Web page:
Select Committee on Science and Technology Tenth Report


CHAPTER 3: Teaching Methods

3.1.  Good teaching is key to persuading students to continue studying science and mathematics to GCSE, A-level and beyond, as discussed in Chapter 2. It is also of central importance in ensuring that those students who choose not to continue in these fields have a sufficient grasp of science and mathematics to enable them to prosper in their future lives.

3.2.  In this chapter we consider the ways in which science and mathematics are taught, encompassing both content and the ways in which that content is imparted. This includes specification content, the effects of testing, the involvement of industry, the use of external resources and the role of practical work in school science.

The evidence base

3.3.  First, though, it is necessary to consider the ways in which science teaching in schools is monitored. Both the Government and the array of other organisations working towards excellence in science teaching need good data if they are to monitor the impact of new initiatives and to maximise the spread of best practice.

3.4.  The collection of data on teaching quality in schools is the responsibility of the Office for Standards in Education (Ofsted). Ofsted has recently introduced a new system of shorter inspections, lasting two days. Miriam Rosen, Ofsted's Director of Education, explained that these new "Section 5" inspections—unlike the previous ones—"do not include inspection of subjects of the curriculum". Instead, there would be separate subject inspections of "a sample of 30 secondary schools and 30 primary schools" each year. This sample was "not statistically significant" but contained "a range of schools in terms of the socio-economic context, school size, type and geographical location". The subject inspections would "allow strengths and weaknesses and emerging issues to be identified and matters of particular interest to be followed up". The first report into science would be published in 2007-08 (Q 68).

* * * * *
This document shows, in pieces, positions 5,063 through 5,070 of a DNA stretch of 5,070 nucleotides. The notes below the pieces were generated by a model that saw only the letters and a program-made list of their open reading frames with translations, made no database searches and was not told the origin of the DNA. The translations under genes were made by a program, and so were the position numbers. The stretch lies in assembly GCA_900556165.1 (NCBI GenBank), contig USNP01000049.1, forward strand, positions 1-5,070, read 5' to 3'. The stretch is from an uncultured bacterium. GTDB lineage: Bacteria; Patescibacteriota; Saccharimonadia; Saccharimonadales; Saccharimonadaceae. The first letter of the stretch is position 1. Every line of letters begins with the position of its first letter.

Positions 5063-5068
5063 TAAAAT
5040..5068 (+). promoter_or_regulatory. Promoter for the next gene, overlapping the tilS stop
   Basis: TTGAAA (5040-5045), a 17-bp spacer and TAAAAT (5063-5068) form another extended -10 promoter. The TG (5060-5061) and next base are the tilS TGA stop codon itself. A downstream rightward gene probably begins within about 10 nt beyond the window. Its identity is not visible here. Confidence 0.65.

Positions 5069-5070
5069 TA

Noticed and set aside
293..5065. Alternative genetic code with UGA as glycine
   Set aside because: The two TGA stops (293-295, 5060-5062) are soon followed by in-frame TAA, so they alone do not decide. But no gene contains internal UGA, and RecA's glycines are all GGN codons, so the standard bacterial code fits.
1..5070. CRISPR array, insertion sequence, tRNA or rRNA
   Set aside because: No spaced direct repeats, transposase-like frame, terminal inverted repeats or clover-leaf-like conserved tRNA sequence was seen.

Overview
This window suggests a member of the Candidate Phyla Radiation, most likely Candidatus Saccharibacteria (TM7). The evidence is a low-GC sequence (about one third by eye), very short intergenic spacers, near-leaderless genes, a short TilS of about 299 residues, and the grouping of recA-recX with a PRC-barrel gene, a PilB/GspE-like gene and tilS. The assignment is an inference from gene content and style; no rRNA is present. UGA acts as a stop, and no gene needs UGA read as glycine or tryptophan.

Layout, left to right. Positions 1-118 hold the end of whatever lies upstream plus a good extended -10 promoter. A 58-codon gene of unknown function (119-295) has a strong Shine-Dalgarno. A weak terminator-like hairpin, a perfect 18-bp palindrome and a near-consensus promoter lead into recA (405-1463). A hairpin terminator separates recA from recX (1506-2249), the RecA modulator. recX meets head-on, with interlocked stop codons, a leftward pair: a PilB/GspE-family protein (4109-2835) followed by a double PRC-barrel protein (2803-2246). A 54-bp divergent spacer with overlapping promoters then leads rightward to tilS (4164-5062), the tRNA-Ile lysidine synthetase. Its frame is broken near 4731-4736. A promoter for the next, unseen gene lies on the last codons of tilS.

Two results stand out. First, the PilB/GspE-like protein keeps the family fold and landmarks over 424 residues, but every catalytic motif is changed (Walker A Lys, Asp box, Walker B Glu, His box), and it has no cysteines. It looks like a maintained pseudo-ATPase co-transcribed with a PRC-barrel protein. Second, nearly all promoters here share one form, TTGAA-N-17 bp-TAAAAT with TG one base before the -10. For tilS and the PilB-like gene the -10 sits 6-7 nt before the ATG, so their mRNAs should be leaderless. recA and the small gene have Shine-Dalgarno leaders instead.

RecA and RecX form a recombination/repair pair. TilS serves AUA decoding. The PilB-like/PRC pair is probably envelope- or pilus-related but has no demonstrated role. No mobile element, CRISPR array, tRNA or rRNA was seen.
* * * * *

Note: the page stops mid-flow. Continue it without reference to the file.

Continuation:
3.5.  We encountered serious concerns about the adequacy of the new inspection regime for collecting reliable data on the teaching of science. Dr Derek Bell, Chief Executive of the Association for Science Education (ASE), told us that "if you are only going into 20 schools a year, it is not giving you a good evidence base", so a major source of data "is going to be lost" (Q 201). He continued, "if you only have a handful of schools you need to extrapolate that. It just becomes almost meaningless. It is like me quoting an example of my own children at school. You cannot translate that to what is going on all over the country" (Q 203). Dr Bell noted that "we have lots of changes coming in at the moment" and asked, "how are we going to monitor the impact and effects of those changes if we do not have any way of monitoring [them]?" (Q 201).

3.6.  These concerns were echoed by the Royal Society of Chemistry: "we have serious concerns that the new regime for subject inspections, which is admitted by Ofsted itself to be not statistically significant, will mean that important conclusions from the previous rich bank of data will be unable to be made" (p 79).

3.7.  We do not believe that Ofsted's new regime for the inspection of individual subjects, based on a small and statistically insignificant sample of schools, will provide sufficiently reliable data on science teaching. We recommend that Ofsted revisit the new subject-specific inspection regime with a view to devising a system which draws evidence from a substantially larger number of schools. We further recommend that subject-specific inspections be carried out by specialists in the subject concerned.

Specification content